Almost anywhere you go in Maryland, you will need permission before you can use your metal detector to hunt for hidden objects. State law forbids metal-detecting by individuals in state parks, except for public swimming beaches -- and even there you have to ask permission. Cities and counties usually require you to ask permission before searching on their property. And of course you should never metal-detect on private property without permission. Federal law forbids the digging up of relics in all national parks and other federal property. The only place you don't need permission is on your own property.
Ask permission from the property owner if you wish to metal-detect on private property. Talk to the owner in person if possible. Try to make a good impression by dressing neatly and treating the person with respect. The way you present yourself can make the difference between a yes or a no. Also promise that you will not damage any property or leave any holes in the ground, and it might help if you offer to let them keep anything you find.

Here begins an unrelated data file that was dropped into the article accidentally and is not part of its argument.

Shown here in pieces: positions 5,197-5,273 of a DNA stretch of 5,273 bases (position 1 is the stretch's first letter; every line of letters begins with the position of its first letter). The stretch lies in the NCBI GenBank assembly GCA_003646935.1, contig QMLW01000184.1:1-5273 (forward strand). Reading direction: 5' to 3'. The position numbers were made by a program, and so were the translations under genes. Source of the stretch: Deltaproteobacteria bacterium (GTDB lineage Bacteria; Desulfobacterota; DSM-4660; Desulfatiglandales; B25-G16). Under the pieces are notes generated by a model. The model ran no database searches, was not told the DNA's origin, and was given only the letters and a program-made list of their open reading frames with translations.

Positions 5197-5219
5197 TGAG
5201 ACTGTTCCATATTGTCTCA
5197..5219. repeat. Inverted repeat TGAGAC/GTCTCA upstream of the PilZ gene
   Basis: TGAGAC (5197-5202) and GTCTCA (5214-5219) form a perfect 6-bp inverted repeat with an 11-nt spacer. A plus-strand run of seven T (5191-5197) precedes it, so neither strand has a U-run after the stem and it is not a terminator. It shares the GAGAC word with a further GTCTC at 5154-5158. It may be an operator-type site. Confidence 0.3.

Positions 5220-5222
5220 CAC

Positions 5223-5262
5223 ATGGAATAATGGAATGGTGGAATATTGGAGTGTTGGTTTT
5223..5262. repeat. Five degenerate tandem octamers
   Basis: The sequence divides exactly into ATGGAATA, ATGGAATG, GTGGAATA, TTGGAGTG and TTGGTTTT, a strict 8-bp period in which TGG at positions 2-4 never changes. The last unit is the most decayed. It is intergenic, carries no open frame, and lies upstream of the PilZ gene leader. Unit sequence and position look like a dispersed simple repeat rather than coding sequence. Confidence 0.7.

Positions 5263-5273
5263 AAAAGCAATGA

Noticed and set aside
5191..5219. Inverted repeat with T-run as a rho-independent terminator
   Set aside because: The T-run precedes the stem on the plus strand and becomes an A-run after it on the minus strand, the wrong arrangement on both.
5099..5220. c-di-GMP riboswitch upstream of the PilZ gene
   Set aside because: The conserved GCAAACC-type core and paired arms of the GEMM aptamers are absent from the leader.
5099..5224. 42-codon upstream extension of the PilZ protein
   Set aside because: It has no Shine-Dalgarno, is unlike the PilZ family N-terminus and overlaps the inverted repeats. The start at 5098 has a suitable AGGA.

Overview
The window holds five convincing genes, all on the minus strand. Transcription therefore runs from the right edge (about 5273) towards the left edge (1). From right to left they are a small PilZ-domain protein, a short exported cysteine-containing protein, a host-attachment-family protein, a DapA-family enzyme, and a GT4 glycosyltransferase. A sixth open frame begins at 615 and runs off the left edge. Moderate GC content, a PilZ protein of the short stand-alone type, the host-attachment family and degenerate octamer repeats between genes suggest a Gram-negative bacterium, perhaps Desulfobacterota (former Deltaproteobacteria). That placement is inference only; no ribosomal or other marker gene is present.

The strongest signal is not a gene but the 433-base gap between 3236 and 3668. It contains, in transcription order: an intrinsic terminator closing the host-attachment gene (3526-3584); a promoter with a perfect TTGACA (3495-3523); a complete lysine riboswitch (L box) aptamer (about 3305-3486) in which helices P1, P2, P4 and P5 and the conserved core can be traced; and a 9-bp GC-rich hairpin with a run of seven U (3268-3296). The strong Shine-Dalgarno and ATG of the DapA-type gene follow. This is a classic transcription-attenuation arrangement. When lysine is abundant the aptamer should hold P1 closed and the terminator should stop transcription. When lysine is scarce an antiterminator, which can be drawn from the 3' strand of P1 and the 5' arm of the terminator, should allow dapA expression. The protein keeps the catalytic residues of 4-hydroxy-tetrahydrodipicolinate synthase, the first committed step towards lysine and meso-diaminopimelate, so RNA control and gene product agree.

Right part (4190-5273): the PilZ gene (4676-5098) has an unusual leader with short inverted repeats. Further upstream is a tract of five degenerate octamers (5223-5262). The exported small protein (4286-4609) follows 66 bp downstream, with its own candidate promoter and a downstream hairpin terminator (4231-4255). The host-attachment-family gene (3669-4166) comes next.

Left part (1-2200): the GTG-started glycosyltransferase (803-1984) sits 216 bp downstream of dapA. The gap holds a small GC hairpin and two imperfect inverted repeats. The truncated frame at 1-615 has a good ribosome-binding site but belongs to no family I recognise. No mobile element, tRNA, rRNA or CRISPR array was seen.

Contact state park officials for permission if you wish to metal detect on state swimming beaches. The Maryland Department of Natural Resources allows metal-detecting on all state-owned swimming beaches except for Point Lookout and Calvert Cliffs. But you first have to get permission from the officials at the beach you wish to search. While you can then use a metal detector during normal park hours for most of the year, from May 30 through Labor Day, metal detecting is forbidden on the beaches between 9 a.m. and dusk. Park officials also have the discretion to suspend metal detecting at other times, such as during public events and festivals.
Contact the city or county parks department if you wish to metal-detect in city or county parks. Usually you can get permission from the local parks department. If you want access to other local government properties such as courthouse squares, talk to the city or county department responsible for maintaining the property.
Ask school principals or school superintendents for permission to metal-detect on school grounds or athletic fields.